Pettitte has reportedly admitted in a deposition to Congress' House Oversight and Government Reform Committee that Clemens had used human growth hormone, admitting this fact in either 1999 or 2000.

Canseco, for his part, denies that Clemens was at the house even though he fingered Clemens as one who had expert knowledge of steroids and probably used in his tell-all book of steroids, Juiced .

As baseball tries to move on from the steroid era and establish a new group of stars and offensive climate, Clemens continues to drag everyone back into the sordid world of lying and cheating. While a grand jury indictment isn't enough to presume someone guilty, Clemens' career has been irrevocably tainted by this saga, as has Barry Bonds'. Bonds will stand trial for perjury in similar statements that he had never knowingly used steroids in March of 2011 after an indictment in 2007.

UPDATE: Roger Clemens took to Twitter, saying he did not lie and commit perjury and looks forward to his day in court. See you there, Rocket.

-- Evan Brunell

For more baseball news, rumors and analysis, follow @cbssportsmlb on Twitter.

Category: MLB
Posted on: July 28, 2010 12:00 pm
Edited on: October 19, 2010 12:01 pm

No-hitters anything but boring

Matt Garza With my DVR all ready and fired up to watch Mad Men on Monday night, I had to tell the wife we couldn't watch it right then, instead I pickd up the iPad and watched the last two innings of Matt Garza's no-hitter with Don Draper paused in the background.

The no-hitter was the first in Tampa Bay Rays history and the fifth of this magical season of the pitcher. These things are special, unless you're Mike Freeman. My colleague here at CBS Sports is bored by no-hitters and he's just not going to take it anymore .

Apparently five is the threshold to mediocrity -- five of 1,487 games played so far this season have finished with a pitcher not allowing a hit to the opposing team. Yep, 0.3362 percent is just too darn much to feel goosebumps.

Those odds, roughly one in 300, is as common as the Cubs winning this year's World Series, according to one line. Anyone taking that bet?

Freeman write that it's "difficult to dispute that no-hitters are losing their uniqueness." Did he write this in 1991? That may have been the case after 14 no-hitters in two seasons, but then there was just one in 1992.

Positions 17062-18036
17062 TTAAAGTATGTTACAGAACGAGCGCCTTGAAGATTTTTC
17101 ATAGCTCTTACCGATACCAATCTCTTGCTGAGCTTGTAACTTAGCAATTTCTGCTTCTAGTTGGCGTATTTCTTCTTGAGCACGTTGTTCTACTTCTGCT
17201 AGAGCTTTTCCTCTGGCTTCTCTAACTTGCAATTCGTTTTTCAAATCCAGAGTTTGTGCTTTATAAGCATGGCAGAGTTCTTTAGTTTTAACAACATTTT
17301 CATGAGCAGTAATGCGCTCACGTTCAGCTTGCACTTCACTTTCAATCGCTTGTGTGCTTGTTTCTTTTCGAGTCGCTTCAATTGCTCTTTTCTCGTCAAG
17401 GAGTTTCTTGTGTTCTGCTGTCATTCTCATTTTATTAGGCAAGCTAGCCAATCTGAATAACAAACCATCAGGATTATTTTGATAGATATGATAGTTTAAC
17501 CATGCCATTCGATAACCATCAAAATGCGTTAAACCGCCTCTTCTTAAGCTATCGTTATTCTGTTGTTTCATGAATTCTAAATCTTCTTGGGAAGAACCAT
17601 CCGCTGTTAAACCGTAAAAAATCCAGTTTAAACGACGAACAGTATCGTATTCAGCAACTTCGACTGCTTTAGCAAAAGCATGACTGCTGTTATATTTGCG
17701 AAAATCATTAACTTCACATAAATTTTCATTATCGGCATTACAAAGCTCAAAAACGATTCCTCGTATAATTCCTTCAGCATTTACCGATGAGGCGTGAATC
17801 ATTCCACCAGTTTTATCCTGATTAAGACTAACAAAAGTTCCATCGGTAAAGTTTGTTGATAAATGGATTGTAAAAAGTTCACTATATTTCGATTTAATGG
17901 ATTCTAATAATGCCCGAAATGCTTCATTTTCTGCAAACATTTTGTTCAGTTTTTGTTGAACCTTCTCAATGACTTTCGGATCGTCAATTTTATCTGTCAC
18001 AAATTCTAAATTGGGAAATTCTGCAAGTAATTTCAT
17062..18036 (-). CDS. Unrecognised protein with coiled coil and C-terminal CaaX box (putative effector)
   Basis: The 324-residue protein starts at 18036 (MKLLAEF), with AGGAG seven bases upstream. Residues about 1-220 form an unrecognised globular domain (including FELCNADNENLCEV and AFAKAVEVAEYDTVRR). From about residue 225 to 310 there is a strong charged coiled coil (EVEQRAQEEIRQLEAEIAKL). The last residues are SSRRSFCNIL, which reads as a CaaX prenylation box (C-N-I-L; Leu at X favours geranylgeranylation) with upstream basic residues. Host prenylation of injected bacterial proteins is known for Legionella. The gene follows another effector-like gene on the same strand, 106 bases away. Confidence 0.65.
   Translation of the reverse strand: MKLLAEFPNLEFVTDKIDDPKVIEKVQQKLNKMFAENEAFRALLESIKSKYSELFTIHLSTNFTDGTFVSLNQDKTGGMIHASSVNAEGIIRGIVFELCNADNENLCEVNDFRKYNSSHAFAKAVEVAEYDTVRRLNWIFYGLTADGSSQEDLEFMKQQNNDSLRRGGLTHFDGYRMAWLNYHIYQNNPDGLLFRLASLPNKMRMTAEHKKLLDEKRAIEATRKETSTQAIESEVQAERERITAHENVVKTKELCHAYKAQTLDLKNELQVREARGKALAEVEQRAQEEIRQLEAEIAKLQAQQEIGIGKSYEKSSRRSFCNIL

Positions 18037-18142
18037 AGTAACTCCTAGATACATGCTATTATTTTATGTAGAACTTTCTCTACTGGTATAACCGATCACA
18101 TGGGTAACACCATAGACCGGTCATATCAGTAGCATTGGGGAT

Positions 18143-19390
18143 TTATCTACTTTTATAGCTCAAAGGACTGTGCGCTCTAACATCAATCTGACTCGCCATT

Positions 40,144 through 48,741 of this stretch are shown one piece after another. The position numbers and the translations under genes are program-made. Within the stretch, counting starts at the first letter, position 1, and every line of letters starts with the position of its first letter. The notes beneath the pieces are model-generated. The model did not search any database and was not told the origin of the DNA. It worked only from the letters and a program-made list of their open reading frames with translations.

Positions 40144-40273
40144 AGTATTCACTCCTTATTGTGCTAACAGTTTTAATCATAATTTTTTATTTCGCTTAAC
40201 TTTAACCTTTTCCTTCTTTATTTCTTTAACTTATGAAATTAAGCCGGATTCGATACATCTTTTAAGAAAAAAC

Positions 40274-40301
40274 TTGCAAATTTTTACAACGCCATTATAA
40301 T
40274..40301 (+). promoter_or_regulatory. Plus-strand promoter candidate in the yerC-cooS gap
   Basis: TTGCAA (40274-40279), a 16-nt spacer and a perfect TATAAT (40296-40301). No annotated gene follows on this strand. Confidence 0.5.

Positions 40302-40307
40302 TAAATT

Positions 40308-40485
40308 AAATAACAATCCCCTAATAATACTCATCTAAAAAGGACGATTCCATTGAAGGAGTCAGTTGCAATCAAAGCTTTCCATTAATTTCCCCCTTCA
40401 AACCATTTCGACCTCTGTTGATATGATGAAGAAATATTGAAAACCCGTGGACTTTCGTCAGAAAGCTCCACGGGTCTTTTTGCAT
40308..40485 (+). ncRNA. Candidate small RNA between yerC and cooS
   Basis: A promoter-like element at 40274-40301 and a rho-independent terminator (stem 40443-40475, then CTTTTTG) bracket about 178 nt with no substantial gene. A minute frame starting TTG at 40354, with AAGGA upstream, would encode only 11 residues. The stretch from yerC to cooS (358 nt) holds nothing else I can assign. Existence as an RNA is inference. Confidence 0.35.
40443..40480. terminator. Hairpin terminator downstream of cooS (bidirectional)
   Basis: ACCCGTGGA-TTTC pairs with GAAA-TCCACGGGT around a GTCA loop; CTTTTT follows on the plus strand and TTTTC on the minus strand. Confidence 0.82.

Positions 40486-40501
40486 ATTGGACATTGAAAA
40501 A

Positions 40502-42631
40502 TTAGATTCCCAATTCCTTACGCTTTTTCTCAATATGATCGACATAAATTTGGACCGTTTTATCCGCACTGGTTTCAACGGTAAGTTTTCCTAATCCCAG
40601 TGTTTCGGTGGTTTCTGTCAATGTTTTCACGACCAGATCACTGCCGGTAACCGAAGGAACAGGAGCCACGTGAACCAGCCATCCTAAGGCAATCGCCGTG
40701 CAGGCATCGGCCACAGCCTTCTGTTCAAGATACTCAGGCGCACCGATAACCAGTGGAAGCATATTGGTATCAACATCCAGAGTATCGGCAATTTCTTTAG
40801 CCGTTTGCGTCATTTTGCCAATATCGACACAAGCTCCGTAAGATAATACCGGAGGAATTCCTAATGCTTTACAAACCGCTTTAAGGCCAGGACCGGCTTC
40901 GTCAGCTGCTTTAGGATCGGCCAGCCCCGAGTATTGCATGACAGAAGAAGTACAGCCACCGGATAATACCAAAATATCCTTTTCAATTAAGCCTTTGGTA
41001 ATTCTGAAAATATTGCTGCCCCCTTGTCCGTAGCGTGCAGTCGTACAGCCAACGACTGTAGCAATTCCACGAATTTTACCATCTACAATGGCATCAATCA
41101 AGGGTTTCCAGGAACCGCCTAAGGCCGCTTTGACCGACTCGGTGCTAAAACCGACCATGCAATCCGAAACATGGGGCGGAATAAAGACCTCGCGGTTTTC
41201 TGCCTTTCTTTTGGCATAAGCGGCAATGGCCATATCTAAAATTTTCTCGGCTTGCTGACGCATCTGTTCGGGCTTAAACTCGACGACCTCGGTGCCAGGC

To say that the five so far this season are the start of a trend is to be short-sighted and ignore the cyclical nature of history. Following those 14 no-hitters in the first two seasons of the 90s, there were 14 no-hitters in the next seven seasons. Or that perhaps the five we've seen this season make up for only one no-hitter thrown between June 2003 and September 2006.

While he's ignoring history, Freeman writes, "mostly average pitchers (not all but mostly) are throwing so many this season."

The no-hitter has always been about the greatness of a pitcher on that one day, not the pitcher's overall greatness. It's a small sample size, nine innings in a career of thousands.

In baseball's history, there have been 268 recognized no-hitters, with just 50 of those thrown by Hall of Fame pitchers (18.7 percent). If you take out Nolan Ryan's seven no-hitters, it's only 16.5 percent. I'll even be kind and add Bert Blyleven, Randy Johnson (two no-hitters) and Roy Halladay as future Hall of Famers, that percentage goes up to just 19.8 percent. So in history, one out of five no-hitters is thrown by a future Hall of Famer.

This year, one no-hitter has been thrown by someone who has a good shot at Cooperstown (Halladay -- although it's too early to mention the C word either way with the 26-year old Ubaldo Jimenez.)

If you look at 1991, five of the seven no-hitters were thrown by just one pitcher. Of those, one was thrown by a future Hall of Famer, Ryan. The other four were by two pitchers with very good careers (Bret Saberhagen and Dennis Martinez), a rookie (Wilson Alverez) and a pitcher who would win 37 career games (Tommy Greene). How different is that from this year's class of Halladay, Jimenez, Garza, Dallas Braden and Edwin Jackson?

History shows pitchers such as Hod Eller, Tom Phoebus, Bob Moose, Ed Halicki, John Montesfusco, Juan Nieves and Bud Smith are as likely to toss a no-no as Walter Johnson, Christy Mathewson, Warren Spahn or Bob Gibson.

Those guys have no-hitters, heck, Steve Busby has two, as do Don Wilson, Bill Stoneman and Virgil Trucks, but Greg Maddux, Roger Clemens, Tom Glavine, Steve Carlton, Lefty Grove, Whitey Ford, Dizzy Dean, Mordecai Brown and Grover Cleveland Alexander didn't throw one.

The no-hitter is still unpredictable and takes a special mix of luck and skill. It is -- and always will be -- special, whether someone bothers to re-tweet the accomplishment or not. It's even enough to put off watching Joan Holloway -- and that's saying something.

-- C. Trent Rosecrans

For more baseball news, rumors and analysis, follow @cbssportsmlb on Twitter.

Posted on: June 30, 2010 12:56 pm

Clemens vs. Clemens in Texas

There's apparently no drug-testing for the Texas League All-Star game, as Roger Clemens is scheduled to pitch to his son , Koby in the home run derby tonight in Midland, Texas.

Koby Clemens, a first baseman for the Astros' Double-A team in Corpus Christi, is second in the Texas League in home runs (16) and RBI (53).

The younger Clemens was drafted as a third baseman in 2005, he's since played catcher and left field.

Clemens has dealt with not only being the son of a legend, but also has had to deal with his father's disgrace in the face of accusations of the use of performance enhancing drugs.

"The media, they have jobs to do," Koby Clemens told the Houston Chronicle this spring . "Everyone's going to have a different opinion, but I've never let what other people say really bother me. I take the good stuff as it comes and tired not to listen to any of the bad."

Clemens is hitting .258/.367/.496 for the Hooks. Although he hasn't been considered a prospect in the past, Clemens had a good season last year, hitting .341/.415/.620 at Single-A, but that was his second year in high-A, inflating his numbers some.

-- C. Trent Rosecrans

For more baseball news, rumors and analysis, follow @cbssportsmlb on Twitter.

Category: MLB
The views expressed in this blog are solely those of the author and do not reflect the views of CBS Sports or CBSSports.com